big appointment, not necessarily in name, but for the future of
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"Leeds United is a big club with a big fan base. It's a one club
city and any manager with ambitions wants to manage a big club.
It also brings a wealth of unwanted applications for the wrong
reasons and that's why we have to be careful. We don't want an
instant miracle maker, although the fans think it's a good idea,
but you rarely find one. It has to be someone who wants to come
here for the right reasons."
Redfearn commented: "I have been told just to keep going and
keep doing the job until I am told otherwise… I am not a fool
and I know full well that it is a big club and there will be a
lot of people interested in the job but I am making sure that
I am doing the right things until a time when I am told differently.
"Managers always get touted about, but the most important people
are the players, and it's important they're up for every game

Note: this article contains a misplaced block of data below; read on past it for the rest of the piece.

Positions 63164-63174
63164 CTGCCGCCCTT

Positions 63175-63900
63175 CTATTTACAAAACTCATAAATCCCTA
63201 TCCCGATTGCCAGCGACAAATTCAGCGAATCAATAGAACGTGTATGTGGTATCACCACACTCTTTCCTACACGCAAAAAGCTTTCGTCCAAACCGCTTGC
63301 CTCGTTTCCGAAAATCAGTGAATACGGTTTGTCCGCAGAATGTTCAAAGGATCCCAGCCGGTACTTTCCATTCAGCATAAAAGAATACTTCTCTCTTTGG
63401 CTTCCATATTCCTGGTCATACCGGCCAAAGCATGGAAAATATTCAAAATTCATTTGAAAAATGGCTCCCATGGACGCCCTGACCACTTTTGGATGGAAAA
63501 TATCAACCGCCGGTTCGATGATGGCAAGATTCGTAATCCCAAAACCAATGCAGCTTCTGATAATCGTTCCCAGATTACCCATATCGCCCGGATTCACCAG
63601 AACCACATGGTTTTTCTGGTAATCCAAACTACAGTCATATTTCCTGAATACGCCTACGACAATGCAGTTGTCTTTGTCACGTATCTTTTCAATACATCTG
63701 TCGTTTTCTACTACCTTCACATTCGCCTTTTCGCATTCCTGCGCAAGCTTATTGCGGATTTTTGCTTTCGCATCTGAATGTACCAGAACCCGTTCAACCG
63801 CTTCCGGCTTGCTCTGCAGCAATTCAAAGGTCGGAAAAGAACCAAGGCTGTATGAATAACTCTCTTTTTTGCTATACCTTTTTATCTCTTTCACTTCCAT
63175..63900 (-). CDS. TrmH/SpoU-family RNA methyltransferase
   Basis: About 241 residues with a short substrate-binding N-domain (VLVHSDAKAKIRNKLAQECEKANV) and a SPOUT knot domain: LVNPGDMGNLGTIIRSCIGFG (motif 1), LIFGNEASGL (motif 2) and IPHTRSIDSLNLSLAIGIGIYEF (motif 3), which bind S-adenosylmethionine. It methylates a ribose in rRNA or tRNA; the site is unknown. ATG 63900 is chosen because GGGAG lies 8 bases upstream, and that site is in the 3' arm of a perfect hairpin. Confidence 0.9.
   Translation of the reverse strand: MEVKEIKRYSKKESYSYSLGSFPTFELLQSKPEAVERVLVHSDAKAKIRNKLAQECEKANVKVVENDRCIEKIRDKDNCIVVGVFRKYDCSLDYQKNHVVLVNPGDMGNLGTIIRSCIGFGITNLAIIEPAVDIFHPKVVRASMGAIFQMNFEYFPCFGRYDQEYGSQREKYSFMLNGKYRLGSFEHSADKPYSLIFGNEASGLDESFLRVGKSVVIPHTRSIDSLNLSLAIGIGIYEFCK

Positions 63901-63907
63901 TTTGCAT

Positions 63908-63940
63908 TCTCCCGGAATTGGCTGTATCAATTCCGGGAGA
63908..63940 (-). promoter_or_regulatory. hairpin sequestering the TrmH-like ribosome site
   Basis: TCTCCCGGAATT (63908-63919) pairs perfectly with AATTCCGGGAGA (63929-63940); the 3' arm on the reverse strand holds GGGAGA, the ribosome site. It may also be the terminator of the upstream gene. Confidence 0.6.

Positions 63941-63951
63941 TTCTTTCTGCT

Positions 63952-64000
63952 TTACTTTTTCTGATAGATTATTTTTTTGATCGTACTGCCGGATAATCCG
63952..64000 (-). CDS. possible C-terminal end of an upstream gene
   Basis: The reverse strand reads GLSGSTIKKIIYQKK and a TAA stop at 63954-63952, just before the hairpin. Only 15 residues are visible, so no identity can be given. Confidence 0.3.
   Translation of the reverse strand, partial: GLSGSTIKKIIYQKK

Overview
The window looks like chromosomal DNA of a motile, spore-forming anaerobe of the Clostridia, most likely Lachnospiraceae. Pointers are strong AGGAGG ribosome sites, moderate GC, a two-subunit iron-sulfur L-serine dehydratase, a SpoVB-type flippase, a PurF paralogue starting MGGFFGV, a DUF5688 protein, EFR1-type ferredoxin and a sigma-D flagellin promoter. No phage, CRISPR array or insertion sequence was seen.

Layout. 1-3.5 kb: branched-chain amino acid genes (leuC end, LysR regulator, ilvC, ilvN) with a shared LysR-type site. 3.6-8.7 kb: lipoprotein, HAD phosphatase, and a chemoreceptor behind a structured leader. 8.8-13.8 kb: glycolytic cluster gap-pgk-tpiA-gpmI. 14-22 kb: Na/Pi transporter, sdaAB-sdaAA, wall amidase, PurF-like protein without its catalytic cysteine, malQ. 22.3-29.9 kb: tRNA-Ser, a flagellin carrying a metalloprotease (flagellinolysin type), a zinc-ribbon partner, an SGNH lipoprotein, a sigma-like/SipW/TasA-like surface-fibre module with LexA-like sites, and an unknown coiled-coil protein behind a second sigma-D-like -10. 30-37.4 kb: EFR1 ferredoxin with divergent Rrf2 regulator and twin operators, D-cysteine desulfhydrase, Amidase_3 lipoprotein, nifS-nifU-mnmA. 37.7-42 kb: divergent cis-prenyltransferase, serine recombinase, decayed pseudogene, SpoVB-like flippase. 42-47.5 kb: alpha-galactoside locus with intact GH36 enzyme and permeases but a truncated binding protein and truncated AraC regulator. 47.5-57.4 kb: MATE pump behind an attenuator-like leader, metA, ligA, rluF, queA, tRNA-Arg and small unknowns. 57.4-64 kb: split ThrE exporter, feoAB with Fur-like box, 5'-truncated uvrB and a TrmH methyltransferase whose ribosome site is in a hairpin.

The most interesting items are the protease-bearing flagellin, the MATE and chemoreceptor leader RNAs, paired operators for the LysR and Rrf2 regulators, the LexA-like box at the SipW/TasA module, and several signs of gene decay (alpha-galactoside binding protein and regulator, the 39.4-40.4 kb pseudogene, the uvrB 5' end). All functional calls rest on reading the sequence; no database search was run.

and that they're organised and in good condition. That's what
we did on Saturday and that's what we'll focus on this week for
the Brighton game, and so on until I'm told otherwise."
Following the dismissal of Simon Grayson, the board of the Leeds
United Supporters Trust (LUST) called for a review of the club's
strategy and financial policy, announcing a planned march from
Leeds City Square to Elland Road before the game against Brighton
on 11 February as they stepped up LUST's 'Campaign for Change'.
Trust officials met with West Yorkshire Police while United were
in the process of ending Grayson's three-year reign, and LUST
confirmed the staging of what chairman Gary Cooper described as
a "peaceful but important statement about the need for change
at Elland Road".
United's average home attendance had dropped by almost 4,000